Home » The Impact of Sleep Deprivation on Your Brain, Heart, Lungs, and Overall Health: What You Need to Know

The Impact of Sleep Deprivation on Your Brain, Heart, Lungs, and Overall Health: What You Need to Know

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The Impact of Sleep Deprivation on Your Brain, Heart, Lungs, and Overall Health: What You Need to Know

Not getting enough sleep or interruptions can affect your brain, heart, and lungs, as well as your metabolism, mood, and immune system.

Sleep is as essential to human survival and well-being as food and water. Sleep influences almost every aspect of the body, affecting the brain, heart and lungs, as well as metabolism, mood and the immune system. Physical, emotional and mental health depend, in part, on good sleep.

However, today almost a third of the population cannot sleep within the recommended range of 7 to 9 hours a night. It was discovered that 31% of adults sleep less than recommended by sleep medicine specialists.

The finding arises from a global study with more than 67,000 participants. It was published in the journal Sleep Health and conducted by researchers from Australia and France. They used a sensor installed on the participants’ mattresses.

It revealed that only 15% of people slept the recommended 7-9 hours for five or more nights a week. Among those who averaged 7-9 hours per night during the nine-month follow-up period, about 40% of nights fell outside the ideal range.

“This is crucial because not getting enough sleep – or possibly too much sleep – is associated with harmful effects, and we are only just realizing the consequences of irregular sleep,” said Dr Hannah Scott, a Flinders University researcher and first author of the work.

In dialogue with Infobae, Dr. Daniel Pérez-Chada, director of the Sleep Clinic of the Austral University Hospital and president of the Argentine Sleep Foundation, highlighted: “Although we already know that the hours dedicated to sleep have been reduced, the new study was done with a large number of participants who were evaluated in their homes, through position sensors on their mattresses. When done at home, it is real-world research in people’s natural habitat, which allows many nights of sleep to be monitored.”

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It was identified that there is irregularity in sleep schedules – that is, falling asleep at the same time every day – and that conspires against the consolidation of effective sleep.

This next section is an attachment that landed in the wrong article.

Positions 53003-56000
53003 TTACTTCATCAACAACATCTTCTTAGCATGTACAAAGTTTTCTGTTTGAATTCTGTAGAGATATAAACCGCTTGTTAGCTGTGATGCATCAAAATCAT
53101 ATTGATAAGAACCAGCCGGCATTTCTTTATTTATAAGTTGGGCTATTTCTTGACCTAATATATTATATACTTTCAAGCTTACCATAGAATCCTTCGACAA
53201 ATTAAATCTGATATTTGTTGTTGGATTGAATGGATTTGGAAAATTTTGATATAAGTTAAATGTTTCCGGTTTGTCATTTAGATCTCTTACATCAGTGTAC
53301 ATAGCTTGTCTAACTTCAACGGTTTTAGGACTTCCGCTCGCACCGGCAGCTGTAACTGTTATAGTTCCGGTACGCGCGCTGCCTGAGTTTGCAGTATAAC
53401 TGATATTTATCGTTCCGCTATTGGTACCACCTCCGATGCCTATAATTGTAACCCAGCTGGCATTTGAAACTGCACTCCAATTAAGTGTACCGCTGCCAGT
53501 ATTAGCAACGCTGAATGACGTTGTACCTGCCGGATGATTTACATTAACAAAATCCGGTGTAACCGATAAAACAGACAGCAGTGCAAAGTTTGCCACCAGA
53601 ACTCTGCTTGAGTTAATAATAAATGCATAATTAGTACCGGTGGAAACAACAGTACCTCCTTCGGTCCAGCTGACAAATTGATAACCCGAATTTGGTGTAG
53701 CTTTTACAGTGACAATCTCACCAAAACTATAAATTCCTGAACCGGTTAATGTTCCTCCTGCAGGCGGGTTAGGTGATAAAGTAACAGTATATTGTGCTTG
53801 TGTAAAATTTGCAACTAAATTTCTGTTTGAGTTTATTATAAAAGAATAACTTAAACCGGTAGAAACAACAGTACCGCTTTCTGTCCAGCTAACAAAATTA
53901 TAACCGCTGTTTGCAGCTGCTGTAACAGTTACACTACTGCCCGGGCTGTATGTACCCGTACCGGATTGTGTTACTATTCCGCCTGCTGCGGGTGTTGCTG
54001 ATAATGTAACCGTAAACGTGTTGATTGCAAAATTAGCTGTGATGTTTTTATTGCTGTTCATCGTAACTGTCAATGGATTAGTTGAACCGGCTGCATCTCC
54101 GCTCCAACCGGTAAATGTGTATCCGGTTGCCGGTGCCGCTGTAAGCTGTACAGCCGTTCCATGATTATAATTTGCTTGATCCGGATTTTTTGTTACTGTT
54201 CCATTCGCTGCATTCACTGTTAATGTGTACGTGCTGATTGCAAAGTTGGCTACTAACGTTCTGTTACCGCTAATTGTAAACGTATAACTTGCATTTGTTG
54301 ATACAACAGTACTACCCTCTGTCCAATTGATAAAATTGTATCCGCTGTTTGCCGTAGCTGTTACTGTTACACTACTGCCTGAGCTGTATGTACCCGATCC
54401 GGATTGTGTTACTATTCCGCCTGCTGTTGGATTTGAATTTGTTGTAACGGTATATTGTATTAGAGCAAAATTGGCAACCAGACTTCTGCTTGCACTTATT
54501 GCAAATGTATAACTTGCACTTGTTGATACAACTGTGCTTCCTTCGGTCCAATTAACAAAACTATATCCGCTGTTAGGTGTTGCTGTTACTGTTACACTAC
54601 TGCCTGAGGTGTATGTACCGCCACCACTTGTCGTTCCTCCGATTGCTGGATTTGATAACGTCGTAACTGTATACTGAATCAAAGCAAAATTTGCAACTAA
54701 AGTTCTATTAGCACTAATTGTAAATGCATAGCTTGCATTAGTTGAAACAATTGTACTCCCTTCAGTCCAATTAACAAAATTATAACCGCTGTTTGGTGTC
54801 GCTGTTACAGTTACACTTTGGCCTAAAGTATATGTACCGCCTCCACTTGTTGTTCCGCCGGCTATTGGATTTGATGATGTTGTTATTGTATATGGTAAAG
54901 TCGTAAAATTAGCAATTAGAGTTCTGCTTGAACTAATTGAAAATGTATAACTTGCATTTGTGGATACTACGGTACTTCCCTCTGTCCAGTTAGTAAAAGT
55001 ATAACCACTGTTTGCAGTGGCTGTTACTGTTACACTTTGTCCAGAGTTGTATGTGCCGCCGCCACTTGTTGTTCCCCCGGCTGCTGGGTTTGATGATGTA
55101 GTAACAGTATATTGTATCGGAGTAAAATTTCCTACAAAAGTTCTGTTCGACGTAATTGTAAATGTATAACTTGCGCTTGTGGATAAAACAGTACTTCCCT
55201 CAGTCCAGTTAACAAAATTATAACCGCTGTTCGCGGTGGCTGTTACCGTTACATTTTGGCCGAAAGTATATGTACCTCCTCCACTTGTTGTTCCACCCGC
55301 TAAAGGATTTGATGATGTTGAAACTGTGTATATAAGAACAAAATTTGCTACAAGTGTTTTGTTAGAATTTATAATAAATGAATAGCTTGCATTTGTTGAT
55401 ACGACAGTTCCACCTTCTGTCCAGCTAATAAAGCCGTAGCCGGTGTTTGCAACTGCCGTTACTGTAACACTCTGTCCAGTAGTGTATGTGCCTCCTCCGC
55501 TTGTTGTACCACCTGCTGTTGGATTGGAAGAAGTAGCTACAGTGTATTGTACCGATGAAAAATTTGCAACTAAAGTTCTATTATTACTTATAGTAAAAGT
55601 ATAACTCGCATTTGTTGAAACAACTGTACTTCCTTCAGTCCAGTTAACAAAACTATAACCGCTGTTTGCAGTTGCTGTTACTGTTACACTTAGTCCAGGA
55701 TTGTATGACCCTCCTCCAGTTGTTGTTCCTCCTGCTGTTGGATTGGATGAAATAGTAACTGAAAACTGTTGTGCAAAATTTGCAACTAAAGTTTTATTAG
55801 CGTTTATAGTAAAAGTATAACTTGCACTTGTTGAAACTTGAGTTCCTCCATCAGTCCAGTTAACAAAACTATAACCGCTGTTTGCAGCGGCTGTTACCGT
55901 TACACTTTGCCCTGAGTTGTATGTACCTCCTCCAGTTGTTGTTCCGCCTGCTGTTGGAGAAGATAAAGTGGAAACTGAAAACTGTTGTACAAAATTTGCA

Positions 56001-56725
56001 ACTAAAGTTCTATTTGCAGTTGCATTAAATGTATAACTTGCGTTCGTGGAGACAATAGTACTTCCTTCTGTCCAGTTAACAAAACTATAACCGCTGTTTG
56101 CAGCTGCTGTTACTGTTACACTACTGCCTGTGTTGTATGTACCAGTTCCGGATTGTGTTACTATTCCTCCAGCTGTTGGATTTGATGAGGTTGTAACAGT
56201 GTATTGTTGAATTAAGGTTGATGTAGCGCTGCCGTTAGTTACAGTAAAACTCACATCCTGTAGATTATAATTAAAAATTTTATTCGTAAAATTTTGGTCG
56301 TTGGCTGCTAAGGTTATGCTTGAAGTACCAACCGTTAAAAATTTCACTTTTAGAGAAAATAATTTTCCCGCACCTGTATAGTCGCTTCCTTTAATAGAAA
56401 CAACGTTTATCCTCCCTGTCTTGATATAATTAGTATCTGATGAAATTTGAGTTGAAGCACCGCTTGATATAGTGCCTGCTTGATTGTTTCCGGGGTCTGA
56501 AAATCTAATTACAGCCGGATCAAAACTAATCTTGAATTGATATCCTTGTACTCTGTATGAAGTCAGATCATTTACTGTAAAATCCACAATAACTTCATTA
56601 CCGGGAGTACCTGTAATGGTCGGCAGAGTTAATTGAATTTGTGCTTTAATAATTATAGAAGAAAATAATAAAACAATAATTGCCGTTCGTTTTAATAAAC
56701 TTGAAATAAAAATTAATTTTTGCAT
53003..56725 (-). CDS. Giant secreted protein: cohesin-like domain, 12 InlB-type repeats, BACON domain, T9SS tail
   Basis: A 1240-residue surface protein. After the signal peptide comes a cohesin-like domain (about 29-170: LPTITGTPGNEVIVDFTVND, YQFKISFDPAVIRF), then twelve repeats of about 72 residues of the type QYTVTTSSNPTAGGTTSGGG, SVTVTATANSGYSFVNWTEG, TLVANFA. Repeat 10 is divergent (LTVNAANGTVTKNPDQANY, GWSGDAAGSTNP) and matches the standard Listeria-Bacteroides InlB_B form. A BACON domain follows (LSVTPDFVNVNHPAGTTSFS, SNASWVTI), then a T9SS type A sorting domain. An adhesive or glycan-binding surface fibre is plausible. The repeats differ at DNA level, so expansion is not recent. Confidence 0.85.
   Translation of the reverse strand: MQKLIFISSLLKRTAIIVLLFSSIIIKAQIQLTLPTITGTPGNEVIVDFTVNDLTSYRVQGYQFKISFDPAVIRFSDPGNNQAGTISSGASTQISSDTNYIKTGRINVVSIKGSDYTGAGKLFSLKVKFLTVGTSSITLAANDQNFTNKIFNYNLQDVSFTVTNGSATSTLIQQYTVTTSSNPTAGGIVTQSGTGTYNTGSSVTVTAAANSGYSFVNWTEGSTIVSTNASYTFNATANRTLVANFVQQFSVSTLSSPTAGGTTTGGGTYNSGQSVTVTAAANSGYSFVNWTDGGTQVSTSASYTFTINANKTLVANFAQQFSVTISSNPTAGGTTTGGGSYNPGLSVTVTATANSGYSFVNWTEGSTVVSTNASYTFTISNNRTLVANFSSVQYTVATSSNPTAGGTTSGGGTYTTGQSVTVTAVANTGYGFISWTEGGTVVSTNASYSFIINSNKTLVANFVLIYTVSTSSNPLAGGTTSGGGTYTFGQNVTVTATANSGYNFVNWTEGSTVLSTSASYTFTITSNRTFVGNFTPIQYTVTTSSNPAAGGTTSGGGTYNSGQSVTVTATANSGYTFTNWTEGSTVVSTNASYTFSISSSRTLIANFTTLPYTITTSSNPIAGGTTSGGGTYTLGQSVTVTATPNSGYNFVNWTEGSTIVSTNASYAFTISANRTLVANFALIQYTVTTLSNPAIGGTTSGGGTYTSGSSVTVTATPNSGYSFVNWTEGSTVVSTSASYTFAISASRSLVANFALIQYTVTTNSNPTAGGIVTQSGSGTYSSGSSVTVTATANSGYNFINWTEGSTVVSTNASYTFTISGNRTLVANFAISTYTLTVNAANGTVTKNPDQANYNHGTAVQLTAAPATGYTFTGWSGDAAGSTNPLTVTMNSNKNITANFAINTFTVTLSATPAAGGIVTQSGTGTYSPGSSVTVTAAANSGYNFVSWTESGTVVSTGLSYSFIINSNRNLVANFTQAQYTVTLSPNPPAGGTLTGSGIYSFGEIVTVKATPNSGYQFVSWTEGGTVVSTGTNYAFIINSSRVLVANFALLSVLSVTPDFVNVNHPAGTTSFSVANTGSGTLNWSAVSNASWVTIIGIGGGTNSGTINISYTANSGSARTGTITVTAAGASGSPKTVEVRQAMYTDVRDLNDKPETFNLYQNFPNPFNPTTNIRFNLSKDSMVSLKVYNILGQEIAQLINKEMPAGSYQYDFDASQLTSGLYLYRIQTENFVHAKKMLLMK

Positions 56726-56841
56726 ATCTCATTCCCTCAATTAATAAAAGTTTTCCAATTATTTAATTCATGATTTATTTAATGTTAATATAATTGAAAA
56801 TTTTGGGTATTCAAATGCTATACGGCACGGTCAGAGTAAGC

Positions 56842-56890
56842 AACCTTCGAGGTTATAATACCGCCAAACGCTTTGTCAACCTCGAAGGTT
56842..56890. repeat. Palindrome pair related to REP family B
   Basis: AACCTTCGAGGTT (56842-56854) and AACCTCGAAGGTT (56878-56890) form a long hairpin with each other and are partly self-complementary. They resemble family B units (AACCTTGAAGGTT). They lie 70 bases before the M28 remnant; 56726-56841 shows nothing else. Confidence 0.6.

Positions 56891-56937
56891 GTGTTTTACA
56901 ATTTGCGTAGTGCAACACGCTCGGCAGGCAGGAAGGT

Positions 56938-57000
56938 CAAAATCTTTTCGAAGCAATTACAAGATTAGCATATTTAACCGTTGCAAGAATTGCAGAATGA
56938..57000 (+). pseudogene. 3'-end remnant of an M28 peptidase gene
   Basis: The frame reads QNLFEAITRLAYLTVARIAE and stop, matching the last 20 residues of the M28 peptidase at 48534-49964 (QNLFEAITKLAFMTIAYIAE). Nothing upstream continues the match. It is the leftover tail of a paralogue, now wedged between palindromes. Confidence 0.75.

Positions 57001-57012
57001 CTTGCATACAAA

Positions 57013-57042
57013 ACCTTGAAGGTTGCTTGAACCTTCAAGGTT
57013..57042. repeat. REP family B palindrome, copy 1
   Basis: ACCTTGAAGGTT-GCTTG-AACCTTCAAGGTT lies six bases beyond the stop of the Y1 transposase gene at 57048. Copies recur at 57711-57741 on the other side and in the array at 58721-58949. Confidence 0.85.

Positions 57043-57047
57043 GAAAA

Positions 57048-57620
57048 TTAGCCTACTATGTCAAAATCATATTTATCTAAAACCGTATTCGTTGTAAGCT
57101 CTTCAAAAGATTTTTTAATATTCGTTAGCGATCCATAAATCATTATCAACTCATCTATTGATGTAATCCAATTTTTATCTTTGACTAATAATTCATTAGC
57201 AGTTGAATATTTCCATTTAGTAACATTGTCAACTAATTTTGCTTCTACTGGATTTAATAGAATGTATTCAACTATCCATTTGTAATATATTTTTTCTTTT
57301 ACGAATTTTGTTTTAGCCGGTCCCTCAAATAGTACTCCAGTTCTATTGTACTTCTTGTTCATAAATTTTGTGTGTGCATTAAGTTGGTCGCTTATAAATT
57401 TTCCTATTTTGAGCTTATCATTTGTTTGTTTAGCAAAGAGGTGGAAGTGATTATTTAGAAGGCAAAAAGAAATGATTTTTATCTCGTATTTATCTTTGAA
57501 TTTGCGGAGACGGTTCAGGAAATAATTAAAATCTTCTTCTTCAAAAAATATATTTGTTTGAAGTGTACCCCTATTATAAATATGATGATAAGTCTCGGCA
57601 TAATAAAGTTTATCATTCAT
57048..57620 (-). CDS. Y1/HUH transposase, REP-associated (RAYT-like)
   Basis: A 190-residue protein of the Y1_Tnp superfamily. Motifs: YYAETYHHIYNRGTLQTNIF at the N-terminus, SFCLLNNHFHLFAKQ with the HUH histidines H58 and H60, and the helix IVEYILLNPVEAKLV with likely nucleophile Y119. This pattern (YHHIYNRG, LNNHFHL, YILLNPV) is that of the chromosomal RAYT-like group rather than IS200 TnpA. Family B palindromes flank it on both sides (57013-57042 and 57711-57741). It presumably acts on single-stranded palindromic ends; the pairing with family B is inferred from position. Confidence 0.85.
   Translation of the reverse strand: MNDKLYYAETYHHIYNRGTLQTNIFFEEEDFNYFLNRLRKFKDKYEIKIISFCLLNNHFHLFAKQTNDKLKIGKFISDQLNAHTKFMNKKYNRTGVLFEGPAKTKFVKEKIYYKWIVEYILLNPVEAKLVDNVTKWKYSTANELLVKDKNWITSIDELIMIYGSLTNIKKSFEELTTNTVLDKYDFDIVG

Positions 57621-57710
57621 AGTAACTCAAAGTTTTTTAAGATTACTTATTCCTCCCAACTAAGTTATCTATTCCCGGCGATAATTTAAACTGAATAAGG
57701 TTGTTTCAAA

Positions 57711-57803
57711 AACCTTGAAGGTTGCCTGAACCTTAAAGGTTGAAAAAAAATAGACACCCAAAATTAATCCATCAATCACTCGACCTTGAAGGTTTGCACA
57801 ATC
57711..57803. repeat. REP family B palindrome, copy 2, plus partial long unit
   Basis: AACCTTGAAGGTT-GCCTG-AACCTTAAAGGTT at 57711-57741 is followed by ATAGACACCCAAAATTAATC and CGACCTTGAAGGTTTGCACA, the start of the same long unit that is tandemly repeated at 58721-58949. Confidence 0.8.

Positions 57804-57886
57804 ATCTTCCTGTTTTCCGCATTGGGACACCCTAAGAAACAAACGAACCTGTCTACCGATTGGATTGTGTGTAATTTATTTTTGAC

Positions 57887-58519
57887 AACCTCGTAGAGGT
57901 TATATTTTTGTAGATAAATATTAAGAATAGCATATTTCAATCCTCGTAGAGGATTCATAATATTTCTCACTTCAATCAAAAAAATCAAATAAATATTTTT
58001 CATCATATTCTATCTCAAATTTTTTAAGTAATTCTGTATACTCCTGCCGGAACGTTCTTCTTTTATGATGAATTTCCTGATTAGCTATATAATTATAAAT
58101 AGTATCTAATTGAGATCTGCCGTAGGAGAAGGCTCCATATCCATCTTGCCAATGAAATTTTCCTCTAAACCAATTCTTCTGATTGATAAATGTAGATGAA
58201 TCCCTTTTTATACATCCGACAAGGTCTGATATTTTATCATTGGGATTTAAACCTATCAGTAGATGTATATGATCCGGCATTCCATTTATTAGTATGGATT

Regarding the sensors, Pérez-Chada recalled that they have been compared before with polysomnography technology. “They are not as precise as polysomnography, but they have a good correlation for monitoring. These sensors are now freely available. They have benefits, but in some people they generate anxiety because they cannot sleep the recommended hours,” she said.

When you don’t get enough sleep, you suffer from sleep deprivation. Lack of sleep can affect whether you sleep poorly one night or sleep poorly on a regular basis.

In the short term, lack of sleep affects mood, judgment, and ability to concentrate. If you don’t sleep well, you will have difficulty remembering things and be more prone to making mistakes in school or work activities.

In the long term, lack of sleep is associated with chronic health problems such as diabetes, hypertension, stroke, obesity, depression, and heart and kidney disease. Lack of sleep also increases the risk of injuries, such as traffic accidents.

Sleeping less than six hours on average per night is associated with a higher risk of mortality and multiple conditions, such as hypertension, obesity and heart disease. Sleeping less than 7 hours and more than 9 hours a day has been linked to adverse health and well-being, including digestive and neurobehavioral deficits.

Participants in the study were 67,254 adults (52,523 men, 14,731 women), primarily from Europe and North America. They agreed to have a sensor under their mattress during monitoring.

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“It is clear that achieving the recommended sleep duration range is often a challenge for many people, especially during the work week,” Scott noted.

Flinders’ research group used sleep tracking data collected by a sensor placed under the mattress to examine sleep durations over the 9-month period in nearly 68,000 adults around the world.

The sample consisted of 67,254 adults (52,523 men, 14,731 women), mainly from Europe and North America, who had the sensor under their mattress.

The researchers called on public health authorities to promote actions that promote good sleep.
In general, women slept longer than men, and middle-aged people slept less than young or old people.

“Based on these results, public health and advocacy efforts should support the community and individuals to sleep more regularly within the recommended limits for their age,” said co-author Professor Danny Eckert, a research fellow principal at the Australian National Health and Medical Research Council (NHMRC) and director of Sleep Health research at Flinders University.

“We also need to help people resolve chronic sleep difficulties and encourage everyone to make sleep a priority,” Eckert stressed.

Researchers’ tips to get a restful sleep are:

– Try to maintain a regular sleep schedule.
– Avoid consuming caffeine and alcohol in the afternoon and evening.
– Consult a health professional if you have trouble falling asleep or staying asleep.

For those who do not suffer from sleep disorders, following good sleep hygiene may be beneficial. Avoiding caffeine and alcohol close to bedtime can help improve sleep quality.

If you are concerned about sleep problems, consult your family doctor. Treatment options are available for various sleep disorders such as sleep apnea and insomnia. When diagnosed, patients may be referred to specialist sleep professionals.

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